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ARS Home » Northeast Area » Beltsville, Maryland (BARC) » Beltsville Agricultural Research Center » Animal Parasitic Diseases Laboratory » Research » Publications at this Location » Publication #334579

Research Project: PARASITIC BIODIVERSITY AND THE U.S. NATIONAL PARASITE COLLECTION

Location: Animal Parasitic Diseases Laboratory

Title: Target gene enrichment in the cyclophyllidean cestodes, the most diverse group of tapeworms

Author
item YUAN, HAO - Shanghai Ocean University
item JIANG, JAIMEI - Shanghai Ocean University
item JIMINEZ, F.A. - Southern Illinois University
item Hoberg, Eric
item COOK, J.A. - University Of New Mexico
item GALBREATH, K.E. - Northern Michigan University
item LI, CHENGHONG - Shanghai Ocean University

Submitted to: Molecular Ecology Resources
Publication Type: Peer Reviewed Journal
Publication Acceptance Date: 7/6/2016
Publication Date: 1/6/2016
Citation: Yuan, H., Jiang, J., Jiminez, F., Hoberg, E.P., Cook, J., Galbreath, K., Li, C. 2016. Target gene enrichment in the cyclophyllidean cestodes, the most diverse group of tapeworms. Molecular Ecology Resources. 16:1095-1106.

Interpretive Summary: The Cyclophyllidea is the most diverse order of tapeworms, encompassing species that infect all classes of terrestrial tetrapods including humans and domesticated food and companion animals. This group of tapeworms contains the most significant pathogens of humans, and notably the taeniid tapeworms that include Taenia solium regarded as the most important food-borne parasite globally. Understanding phylogeny (evolutionary relationships) for these parasites is an essential cornerstone in developing measures for control and mitigation of infections on the global stage. Available phylogenetic reconstructions based either on morphology or molecular data lack the resolution to allow scientists to either propose a solid taxonomy or infer their evolutionary associations. In a pilot study using next generation DNA protocols we applied target gene enrichment and Illumina methods to capture new genetic data among this group of tapeworm parasites. Our results showed that our target gene tools could be applied to both phylogenetic and phylogeographic (distributions of populations and species) studies in the Cyclophyllidea. Methods developed and validated will be expected to have broad generality across the parasitological community in demonstrating a pathway for development of new critical data for resolution of questions about diversity by a broad spectrum of academic and governmental organizations and scientists.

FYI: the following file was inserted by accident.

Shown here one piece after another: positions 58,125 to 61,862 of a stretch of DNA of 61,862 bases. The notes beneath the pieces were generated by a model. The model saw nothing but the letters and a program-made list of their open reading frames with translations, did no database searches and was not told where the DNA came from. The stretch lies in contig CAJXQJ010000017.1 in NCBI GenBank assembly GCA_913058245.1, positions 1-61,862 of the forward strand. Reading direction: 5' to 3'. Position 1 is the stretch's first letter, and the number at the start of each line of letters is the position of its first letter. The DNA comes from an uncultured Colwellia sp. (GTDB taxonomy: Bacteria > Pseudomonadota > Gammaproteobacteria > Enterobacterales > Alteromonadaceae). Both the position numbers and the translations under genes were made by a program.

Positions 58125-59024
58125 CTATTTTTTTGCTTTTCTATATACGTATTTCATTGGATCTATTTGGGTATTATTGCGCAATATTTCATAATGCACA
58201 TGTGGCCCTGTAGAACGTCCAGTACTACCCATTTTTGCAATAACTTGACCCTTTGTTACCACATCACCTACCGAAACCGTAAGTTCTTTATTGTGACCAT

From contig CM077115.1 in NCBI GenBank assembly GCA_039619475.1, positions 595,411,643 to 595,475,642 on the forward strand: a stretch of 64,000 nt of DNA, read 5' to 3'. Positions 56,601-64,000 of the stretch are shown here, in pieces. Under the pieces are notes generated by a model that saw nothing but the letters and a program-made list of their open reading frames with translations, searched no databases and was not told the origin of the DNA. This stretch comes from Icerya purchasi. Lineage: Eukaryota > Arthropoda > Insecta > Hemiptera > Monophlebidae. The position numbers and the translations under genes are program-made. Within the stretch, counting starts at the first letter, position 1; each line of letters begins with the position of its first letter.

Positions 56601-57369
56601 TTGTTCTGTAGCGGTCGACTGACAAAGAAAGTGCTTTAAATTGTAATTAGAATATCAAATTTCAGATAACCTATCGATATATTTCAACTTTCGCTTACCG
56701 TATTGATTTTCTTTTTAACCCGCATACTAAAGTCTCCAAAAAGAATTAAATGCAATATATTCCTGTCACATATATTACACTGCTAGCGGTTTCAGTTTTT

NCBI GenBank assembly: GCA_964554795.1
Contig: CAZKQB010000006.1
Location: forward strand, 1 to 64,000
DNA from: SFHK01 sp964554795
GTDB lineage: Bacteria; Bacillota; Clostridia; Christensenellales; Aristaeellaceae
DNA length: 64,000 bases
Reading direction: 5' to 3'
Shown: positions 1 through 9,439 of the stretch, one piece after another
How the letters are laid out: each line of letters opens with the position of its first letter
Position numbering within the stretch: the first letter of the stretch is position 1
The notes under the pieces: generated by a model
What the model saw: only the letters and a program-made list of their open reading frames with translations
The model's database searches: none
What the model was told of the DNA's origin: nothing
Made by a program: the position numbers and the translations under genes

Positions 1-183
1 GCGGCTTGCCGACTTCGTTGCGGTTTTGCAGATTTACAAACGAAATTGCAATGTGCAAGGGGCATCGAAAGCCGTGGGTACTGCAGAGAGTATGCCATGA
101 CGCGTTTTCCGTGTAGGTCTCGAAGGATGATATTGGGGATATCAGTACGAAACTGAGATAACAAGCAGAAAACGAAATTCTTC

Technical Abstract: The Cyclophyllidea is the most diverse order of tapeworms, encompassing species that infect all classes of terrestrial tetrapods including humans and domesticated animals. Available phylogenetic reconstructions based either on morphology or molecular data lack the resolution to allow scientists to either propose a solid taxonomy or infer their evolutionary associations. Molecular markers available for the phylogenetic reconstruction of the Cyclophyllidea are mostly ribosomal DNA and mitochondrial loci. In this study, we identified 3,641 single-copy nuclear coding loci through the comparison of the genomes of Hymenolepis microstoma, Echinococcus granulosus, and Taenia solium. We designed RNA baits based on the sequence of H. microstoma, and tested the utility of those markers for phylogenetic analyses by applying target gene enrichment and Illumina sequencing methods to capture genetic data from five species of tapeworms representing two families and genera of cyclophyllideans , Schizorchis and Arostrilepis. We obtained an average of 3,284 (90%) targets from the test samples and then used captured sequences (2,181,361 bp in total; fragment size ranging from 301 bp to 6,969 bp) to reconstruct a phylogeny for the five test species along with the three species for which genomic data are available. The results corroborated the current consensus regarding cyclophyllidean relationships. To assess the potential for our method to yield informative genetic variation at intraspecific scales, we extracted 14,074 single nucleotide polymorphism (SNP) sites from alignments of four Arostrilepis macrocirrosa and two Arostrilepis cooki and successfully inferred their relationships across space. The results showed that our target gene tools could be applied to both phylogenetic and phylogeographic studies in the Cyclophyllidea.